clamp the spacers in assembled position.
having a central portion of substantially circular cross
My new and improved spacers may be used in a heat
sectional shape and portions of concavo-concave con
exchanger element formed of tubing within the usual 30 figuration at the opposite sides of said central portion
defining longitudinally spaced pairs of opposed seats in
said member, the axes of said seats being substantially
parallel and extending substantially perpendicular to the
spacers which may be used in any one element other
than the basic limitation inherent therein due to the
longitudinal axis of said member, said seats being adapted
number of convolutions of tubing comprising said ele 35 to receive the adjacent coils of a tubular heat exchanger
element, and annular end terminal portions extending
ln order to maximize the efficiency of a heat exchanger
outwardly of said seats provided with end edges lying
in a plane substantially perpendicular to the longitudinal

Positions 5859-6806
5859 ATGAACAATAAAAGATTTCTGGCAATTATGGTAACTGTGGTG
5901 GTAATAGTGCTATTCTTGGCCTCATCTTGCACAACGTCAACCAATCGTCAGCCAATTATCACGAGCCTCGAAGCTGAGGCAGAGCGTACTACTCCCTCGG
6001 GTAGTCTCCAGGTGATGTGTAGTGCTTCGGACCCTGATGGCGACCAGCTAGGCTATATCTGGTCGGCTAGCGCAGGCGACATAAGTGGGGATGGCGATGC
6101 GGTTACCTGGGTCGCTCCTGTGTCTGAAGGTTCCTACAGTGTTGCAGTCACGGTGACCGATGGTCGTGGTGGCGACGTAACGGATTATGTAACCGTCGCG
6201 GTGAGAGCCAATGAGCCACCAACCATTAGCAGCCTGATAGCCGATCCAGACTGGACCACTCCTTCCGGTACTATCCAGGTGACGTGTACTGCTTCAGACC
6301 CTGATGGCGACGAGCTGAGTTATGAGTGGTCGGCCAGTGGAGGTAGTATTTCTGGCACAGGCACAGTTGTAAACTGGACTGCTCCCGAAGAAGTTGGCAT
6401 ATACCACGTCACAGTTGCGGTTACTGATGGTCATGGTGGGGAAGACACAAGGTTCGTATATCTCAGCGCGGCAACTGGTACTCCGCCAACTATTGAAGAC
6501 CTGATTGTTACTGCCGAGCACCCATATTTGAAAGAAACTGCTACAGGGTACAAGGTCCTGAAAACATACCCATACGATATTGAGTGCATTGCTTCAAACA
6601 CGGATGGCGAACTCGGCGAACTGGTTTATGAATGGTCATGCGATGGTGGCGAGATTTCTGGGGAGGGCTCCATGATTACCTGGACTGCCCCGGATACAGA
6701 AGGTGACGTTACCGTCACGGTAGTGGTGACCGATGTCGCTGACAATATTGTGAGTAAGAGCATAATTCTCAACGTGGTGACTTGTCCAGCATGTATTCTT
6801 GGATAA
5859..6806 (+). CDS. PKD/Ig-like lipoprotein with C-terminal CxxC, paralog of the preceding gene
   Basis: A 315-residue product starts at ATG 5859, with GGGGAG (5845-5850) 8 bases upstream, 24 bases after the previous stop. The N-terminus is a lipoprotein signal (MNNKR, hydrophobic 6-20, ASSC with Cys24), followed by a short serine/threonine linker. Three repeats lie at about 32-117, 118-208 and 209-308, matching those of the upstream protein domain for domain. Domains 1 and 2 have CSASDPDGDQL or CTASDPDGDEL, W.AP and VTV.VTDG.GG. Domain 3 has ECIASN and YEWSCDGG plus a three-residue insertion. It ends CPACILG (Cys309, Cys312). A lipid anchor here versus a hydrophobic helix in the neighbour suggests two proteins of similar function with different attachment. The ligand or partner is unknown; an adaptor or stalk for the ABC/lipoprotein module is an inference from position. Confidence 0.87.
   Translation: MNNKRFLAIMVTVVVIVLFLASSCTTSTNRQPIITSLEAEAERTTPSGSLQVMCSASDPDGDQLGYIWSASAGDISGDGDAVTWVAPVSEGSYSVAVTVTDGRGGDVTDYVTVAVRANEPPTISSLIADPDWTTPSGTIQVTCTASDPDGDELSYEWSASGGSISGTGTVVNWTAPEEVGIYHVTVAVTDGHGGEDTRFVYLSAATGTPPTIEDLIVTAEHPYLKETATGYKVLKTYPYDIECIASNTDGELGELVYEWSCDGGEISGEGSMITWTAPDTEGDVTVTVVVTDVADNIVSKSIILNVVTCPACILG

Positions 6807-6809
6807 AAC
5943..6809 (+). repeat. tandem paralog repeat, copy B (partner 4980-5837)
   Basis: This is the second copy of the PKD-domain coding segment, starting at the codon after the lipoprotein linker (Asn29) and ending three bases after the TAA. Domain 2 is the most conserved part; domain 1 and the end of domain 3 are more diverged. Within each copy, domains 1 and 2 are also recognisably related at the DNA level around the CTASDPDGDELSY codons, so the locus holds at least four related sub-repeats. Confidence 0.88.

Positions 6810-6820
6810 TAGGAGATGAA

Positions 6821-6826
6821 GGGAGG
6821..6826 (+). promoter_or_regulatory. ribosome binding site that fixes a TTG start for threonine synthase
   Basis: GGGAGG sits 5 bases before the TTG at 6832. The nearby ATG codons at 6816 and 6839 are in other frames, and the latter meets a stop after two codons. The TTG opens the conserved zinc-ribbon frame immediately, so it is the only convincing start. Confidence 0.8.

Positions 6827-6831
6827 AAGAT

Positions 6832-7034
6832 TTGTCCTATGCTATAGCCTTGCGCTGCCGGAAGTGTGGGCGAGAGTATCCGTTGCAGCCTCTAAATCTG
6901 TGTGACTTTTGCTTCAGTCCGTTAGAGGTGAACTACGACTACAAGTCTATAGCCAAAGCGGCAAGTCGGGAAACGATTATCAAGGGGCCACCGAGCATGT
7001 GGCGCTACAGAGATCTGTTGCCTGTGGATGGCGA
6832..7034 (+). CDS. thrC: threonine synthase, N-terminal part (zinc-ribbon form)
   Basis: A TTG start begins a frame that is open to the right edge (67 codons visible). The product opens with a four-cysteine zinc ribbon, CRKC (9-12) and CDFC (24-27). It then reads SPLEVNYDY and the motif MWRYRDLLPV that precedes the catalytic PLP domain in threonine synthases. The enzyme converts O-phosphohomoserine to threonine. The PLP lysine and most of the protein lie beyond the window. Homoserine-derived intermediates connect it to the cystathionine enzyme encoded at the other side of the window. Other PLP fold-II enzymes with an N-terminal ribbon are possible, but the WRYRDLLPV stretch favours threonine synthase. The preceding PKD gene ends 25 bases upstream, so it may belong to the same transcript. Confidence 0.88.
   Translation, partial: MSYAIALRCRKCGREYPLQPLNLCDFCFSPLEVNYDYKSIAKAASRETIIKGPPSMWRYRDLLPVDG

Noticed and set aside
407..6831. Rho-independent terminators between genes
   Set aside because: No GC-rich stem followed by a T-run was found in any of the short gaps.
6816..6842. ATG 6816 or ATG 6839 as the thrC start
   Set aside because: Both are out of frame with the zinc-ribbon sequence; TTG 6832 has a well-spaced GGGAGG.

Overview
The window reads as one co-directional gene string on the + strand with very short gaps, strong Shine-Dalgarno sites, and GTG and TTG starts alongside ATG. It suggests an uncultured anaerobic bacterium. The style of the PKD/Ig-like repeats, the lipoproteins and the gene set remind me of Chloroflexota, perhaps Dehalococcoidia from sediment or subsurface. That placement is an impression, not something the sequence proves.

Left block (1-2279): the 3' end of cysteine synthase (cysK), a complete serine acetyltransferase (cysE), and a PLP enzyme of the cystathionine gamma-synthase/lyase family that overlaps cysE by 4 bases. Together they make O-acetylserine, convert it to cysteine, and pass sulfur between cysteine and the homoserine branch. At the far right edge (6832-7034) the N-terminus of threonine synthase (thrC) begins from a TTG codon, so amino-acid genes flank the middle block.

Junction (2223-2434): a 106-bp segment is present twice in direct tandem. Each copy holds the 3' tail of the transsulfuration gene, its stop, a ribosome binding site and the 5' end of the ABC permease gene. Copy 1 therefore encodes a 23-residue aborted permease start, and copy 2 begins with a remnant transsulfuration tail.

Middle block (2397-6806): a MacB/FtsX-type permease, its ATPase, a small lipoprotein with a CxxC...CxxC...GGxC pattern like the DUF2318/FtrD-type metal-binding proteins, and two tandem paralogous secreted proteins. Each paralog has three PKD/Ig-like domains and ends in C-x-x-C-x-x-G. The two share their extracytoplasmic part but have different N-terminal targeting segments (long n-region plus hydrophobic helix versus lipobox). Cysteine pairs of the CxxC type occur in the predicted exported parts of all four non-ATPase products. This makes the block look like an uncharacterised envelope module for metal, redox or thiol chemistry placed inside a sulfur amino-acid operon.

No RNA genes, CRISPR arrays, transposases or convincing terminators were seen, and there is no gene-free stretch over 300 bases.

element, it is righly desirable to expose as much tubing
surface as possible to direct contact with the fluid me
axis of said member and `adapted for substantially flat
range of standard outside diameters customarily used
therefor. There is likewise no limit to the number of
dium circulating in and around the said element while 40 engagement with a supporting surface.
keeping to a minimum the space requirement therefor
2. A spacer as set forth in claim 1 wherein the central
within the heat exchanger. Only by spacing the individ
portion of said spacer has aligned openings extending
ual convolutions of tubing to a predetermined minimum
through the walls thereof on an axis substantially per
distance can this be achieved while yet insuring an un
pendicular to the axes of said seats and adapted to
restricted flow of fluids thereabout sufficient to effect an 45 receive a fastening member.
adequate transfer of heat therefrom to the liquid circulat
ing within said element. The maximum efficiency of an
References Qited in the tile of this patent
element is thus attained when there is a maximum trans
fer of heat from said fluids to said liquids while utilizing
a minimum footage of element tubing.
My improved
spacer permits the pre-engineered spacing requirements
of the tubing convolutions to be economically utilized
and maintained whereby maximum efñciency of the ele
ment may be readily realized.
Hinchman ___________ __ Feb. 22, 1949
Kohtz _______________ __ July 23, 1957
France ______________ __ Apr. 19, 1934